Programming  /  Scala August 17, 2010

Learning Scala part two – Installation and tools

At the time of this writing the latest version of Scala is 2.8. We can download the latest release from where we’ll find download packages for different operating systems. The easiest way of installing Scala is to grap the first option, the IzPack installer which works on all platforms (assuming that you have Java installed).

Once you’ve downloaded the IzPack installer you navigate to the folder you downloaded it to in a console and type java –jar In my case, running Windows it looked like this:

Microsoft Windows [Version 6.1.7600]
Copyright (c) 2009 Microsoft Corporation.  All rights reserved.

C:\Users\Joel>cd Downloads

C:\Users\Joel\Downloads>java -jar



environment-variablesOnce the installer is done you’ll have a new folder named scala in your programs folder. The installer will also add environment variables so that you should be able to just write scala or scalac in the console to start Scala in interactive mode or use the compiler (more on this in the next part).

However, for me this didn’t work. When I wrote scala in my console on my Windows 7 machine it simply said “\scala was unexpected at this time”.

\scala was unexpected at this time.

It turned out that the problem was that the installer had set the SCALA_HOME environment variable to C:\Program Files(x86)\scala which due to the space between Program and Files didn’t work. After all it's only 2010 and I guess we need to wait a couple of decades more until Windows will handle spaces in paths in a perfect way. Anyway, changing the SCALA_HOME environment variable to “c:\progra~2\scala” fixed this issue and Scala was installed.

Development tools

With Scala installed I went hunting for nice tools to use when writing my code. Being a total Visual Studio (and ReSharper) junkie, and considering that this adventure is about going outside my comfort zone I decided to not get an IDE right away but just a nice text editor with some syntax highlighting.

Notepad++ with syntax highlighting for Scala

After some looking around I settled on using Notepad++. Adding syntax highlighting support for Scala was really easy (thanks to this post). I just copied {scala_root}\misc\scala-tool-support\notepad-plus\userDefineLang.xml to {myUserFolder}\AppData\Roaming\Notepad++ and restarted Notepad++.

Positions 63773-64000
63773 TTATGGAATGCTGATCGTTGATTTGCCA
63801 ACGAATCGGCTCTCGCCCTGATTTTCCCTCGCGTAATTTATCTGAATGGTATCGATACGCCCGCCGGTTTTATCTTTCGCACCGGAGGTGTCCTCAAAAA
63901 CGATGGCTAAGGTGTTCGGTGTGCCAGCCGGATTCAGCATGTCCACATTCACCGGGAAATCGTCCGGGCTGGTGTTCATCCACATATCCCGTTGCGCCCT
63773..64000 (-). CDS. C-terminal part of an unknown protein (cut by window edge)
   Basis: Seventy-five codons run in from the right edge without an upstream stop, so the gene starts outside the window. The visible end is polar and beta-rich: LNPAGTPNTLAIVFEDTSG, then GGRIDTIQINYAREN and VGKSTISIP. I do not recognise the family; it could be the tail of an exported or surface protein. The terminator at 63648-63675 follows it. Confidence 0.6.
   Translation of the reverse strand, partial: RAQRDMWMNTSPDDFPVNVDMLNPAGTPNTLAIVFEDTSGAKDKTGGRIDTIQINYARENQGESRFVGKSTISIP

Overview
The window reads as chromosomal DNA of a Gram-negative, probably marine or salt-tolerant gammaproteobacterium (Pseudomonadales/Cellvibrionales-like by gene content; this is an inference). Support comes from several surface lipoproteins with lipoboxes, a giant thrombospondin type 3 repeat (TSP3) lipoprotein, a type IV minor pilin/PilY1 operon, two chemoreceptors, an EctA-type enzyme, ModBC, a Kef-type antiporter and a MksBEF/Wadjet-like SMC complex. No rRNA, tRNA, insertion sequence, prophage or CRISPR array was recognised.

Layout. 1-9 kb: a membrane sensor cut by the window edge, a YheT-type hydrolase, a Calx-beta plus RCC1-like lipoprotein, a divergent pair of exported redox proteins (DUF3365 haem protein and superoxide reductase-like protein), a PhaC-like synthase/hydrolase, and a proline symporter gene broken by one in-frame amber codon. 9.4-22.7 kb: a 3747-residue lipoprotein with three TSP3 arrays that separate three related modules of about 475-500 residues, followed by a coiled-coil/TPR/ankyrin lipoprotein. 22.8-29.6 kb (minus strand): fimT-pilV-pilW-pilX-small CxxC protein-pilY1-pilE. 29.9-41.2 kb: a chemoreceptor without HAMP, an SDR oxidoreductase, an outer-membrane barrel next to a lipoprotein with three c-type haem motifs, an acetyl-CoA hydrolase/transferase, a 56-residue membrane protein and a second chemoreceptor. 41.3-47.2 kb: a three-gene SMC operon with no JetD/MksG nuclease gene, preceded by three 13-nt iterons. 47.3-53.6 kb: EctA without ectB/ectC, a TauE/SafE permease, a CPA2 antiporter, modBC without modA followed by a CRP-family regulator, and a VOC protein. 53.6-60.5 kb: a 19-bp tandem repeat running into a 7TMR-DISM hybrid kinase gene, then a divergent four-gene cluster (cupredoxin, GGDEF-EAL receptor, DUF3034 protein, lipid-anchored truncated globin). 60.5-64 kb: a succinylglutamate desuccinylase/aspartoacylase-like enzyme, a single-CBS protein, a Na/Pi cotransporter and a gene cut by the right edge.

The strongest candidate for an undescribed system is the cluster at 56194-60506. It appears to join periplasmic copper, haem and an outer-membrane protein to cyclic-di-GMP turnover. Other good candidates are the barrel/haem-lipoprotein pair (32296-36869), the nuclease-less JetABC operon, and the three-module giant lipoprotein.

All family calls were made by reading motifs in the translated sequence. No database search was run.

By the way, did I mention that I’m an IDE junkie? So, I just couldn’t stop myself from looking for an IDE as well and it turned out that there are a few with support for Scala. As a side note it’s also worth mentioning that if you install one of these and grab the Scala support you don’t need to install Scala yourself. Anyhow, I ended up getting both Eclipse and IntelliJ IDEA.

Installing Scala support for Eclipse

Installing Scala support for Eclipse was extremely easy once I actually bothered to read the bold text that said that it wasn’t available for version 3.6 of Eclipse yet. Using Eclipse 3.5 I selected Help->Install New Software which opened up the dialog shown in the image below. In it I just pasted, hit the next button and a few minutes later the Scala support was installed.


Installing Scala support for IntelliJ IDEA

Installing the Scala plug-in for IntelliJ IDEA was even simpler than for Eclipse. I just clicked on the Open Plugin Manager button on the welcome screen, did a search for Scala. A couple of plug-ins turned up. Installation involved right clicking on the plug-in in the search result, selecting Download and Install and finally restarting IntelliJ.


Recap and a look at what’s next

With Scala installed and some nice tools to play with we’ll actually write some code in the next part as we’ll look at different ways to execute Scala code and do the mandatory Hello world application.

About this post and the Learning Scala series

This post is a part of a series of posts in which I describe my experiences while trying to learn Scala. I try to do it in the form of a tutorial as I find doing so is an excellent way of consolidating knowledge and hopefully I can also help others. However, keep in mind that I’m in no way an expert on Scala. This is just a way to document what I’ve learned so far and there might be some things that I’ve misunderstood. If you’ve found such a thing and would like to help me correct that misunderstanding, or if you would like to leave any other kind of feedback don’t hesitate to leave a comment!

You can find links to all posts in this series at the bottom of the first post.

PS. For updates about new posts, sites I find useful and the occasional rant you can follow me on Twitter. You are also most welcome to subscribe to the RSS-feed.

Joel Abrahamsson

Joel Abrahamsson

I'm a passionate web developer and systems architect living in Stockholm, Sweden. I work as CTO for a large media site and enjoy developing with all technologies, especially .NET, Node.js, and ElasticSearch. Read more


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